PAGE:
Closed-System Drug Transfer Devices Evaluated in Study

FEBRUARY 06, 2019
Amid concern over test protocols for closed-system drug transfer devices (CSTDs), an independent study has examined the effectiveness of various CSTD models.1

CSTDs, when designed and used appropriately, offer enhanced protection against potentially hazardous exposures to health care workers during the compounding and administration of hazardous drugs.2

The study, conducted by researchers at the Centre Hospitalier Régional in France, first performed a total of 21 usability tests on 7 CSTDs: ChemoClave, ChemoLock, Equashield, Phaseal, Qimono, Tevadaptor, and Viashield.1

The researchers then conducted a leak test on the 7 devices using fluorescein solution 0.05%. Although spots of fluorescein were not found on the researchers’ gloves or in the working area when using any of the CSTDs, they were found on 4 of the devices (ChemoClave, Phaseal, Qimono, and Viashield) themselves.1

Finally, researchers performed an additional 10 leak tests on each of the 3 devices (ChemoLock, Equashield, and Tevadaptor) that were not found to have leaked during the previous testing phase. Of the 3 CSTDs, only Equashield was found to have passed all the tests positively.1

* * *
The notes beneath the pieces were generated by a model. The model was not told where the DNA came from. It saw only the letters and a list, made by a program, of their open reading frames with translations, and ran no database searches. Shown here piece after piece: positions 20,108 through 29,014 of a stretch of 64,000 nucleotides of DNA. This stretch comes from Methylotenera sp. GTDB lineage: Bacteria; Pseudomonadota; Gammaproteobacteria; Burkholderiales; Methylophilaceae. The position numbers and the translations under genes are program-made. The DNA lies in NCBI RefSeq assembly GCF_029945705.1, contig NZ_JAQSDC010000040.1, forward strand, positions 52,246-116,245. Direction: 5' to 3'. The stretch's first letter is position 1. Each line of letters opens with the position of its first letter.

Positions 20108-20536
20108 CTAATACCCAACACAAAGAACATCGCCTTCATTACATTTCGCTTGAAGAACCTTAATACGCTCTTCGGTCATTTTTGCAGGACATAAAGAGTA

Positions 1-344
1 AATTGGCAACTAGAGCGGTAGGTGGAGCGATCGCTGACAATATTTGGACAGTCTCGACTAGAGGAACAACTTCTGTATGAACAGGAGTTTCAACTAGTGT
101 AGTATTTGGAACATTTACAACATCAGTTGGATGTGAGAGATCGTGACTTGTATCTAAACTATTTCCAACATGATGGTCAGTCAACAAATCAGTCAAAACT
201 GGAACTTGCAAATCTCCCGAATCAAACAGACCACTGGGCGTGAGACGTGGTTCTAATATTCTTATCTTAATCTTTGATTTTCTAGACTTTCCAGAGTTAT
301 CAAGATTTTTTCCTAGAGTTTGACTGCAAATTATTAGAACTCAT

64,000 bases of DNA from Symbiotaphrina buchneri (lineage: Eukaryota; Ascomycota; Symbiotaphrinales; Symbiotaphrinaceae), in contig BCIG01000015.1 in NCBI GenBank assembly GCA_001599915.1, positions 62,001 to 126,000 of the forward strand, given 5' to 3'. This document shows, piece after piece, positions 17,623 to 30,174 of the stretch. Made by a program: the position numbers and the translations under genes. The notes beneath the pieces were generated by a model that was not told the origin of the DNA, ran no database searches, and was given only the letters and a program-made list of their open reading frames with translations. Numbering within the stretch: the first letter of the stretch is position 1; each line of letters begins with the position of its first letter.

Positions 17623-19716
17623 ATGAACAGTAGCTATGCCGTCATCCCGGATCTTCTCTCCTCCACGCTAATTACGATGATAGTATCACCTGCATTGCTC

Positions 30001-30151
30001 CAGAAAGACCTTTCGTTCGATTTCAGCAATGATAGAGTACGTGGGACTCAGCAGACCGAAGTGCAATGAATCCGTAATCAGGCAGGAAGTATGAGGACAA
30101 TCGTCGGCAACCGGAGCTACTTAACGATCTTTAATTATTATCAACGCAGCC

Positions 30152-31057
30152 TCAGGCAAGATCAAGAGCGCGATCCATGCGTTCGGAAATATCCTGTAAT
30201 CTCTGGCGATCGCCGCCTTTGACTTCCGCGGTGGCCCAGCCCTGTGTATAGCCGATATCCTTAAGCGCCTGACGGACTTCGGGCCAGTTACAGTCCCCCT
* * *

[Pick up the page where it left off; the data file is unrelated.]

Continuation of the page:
“It is possible to secure hazardous drugs preparations with CSTD but all devices are not equivalent,” the study authors concluded.1 “These tests lead to choose 1 device rather than another to secure the preparation in the care units.”

The study results were presented European Conference of Oncology Pharmacy in Nantes, France.1

According to the CDC, the United States' National Institute for Occupational Safety and Health recommends health care workers use a CSTD throughout the hazardous drug-handling chain, from pharmaceutical compounding to patient dose administration.2 


Reference
  1. Masson F, Henry C, Lanher P, Noirez V, Rondelot G. Closed-system drug transfer devices: comparative study of different models. Presented at: European Conference of Oncology Pharmacy. October 25-27, 2018. Nantes, France. Accessed February 5, 2019.
  2. National Institute for Occupational Safety and Health. Closed System Drug-Transfer Device (CSTD) Research Overview. NIOSH. Published January 29, 2019. Accessed February 6, 2019.


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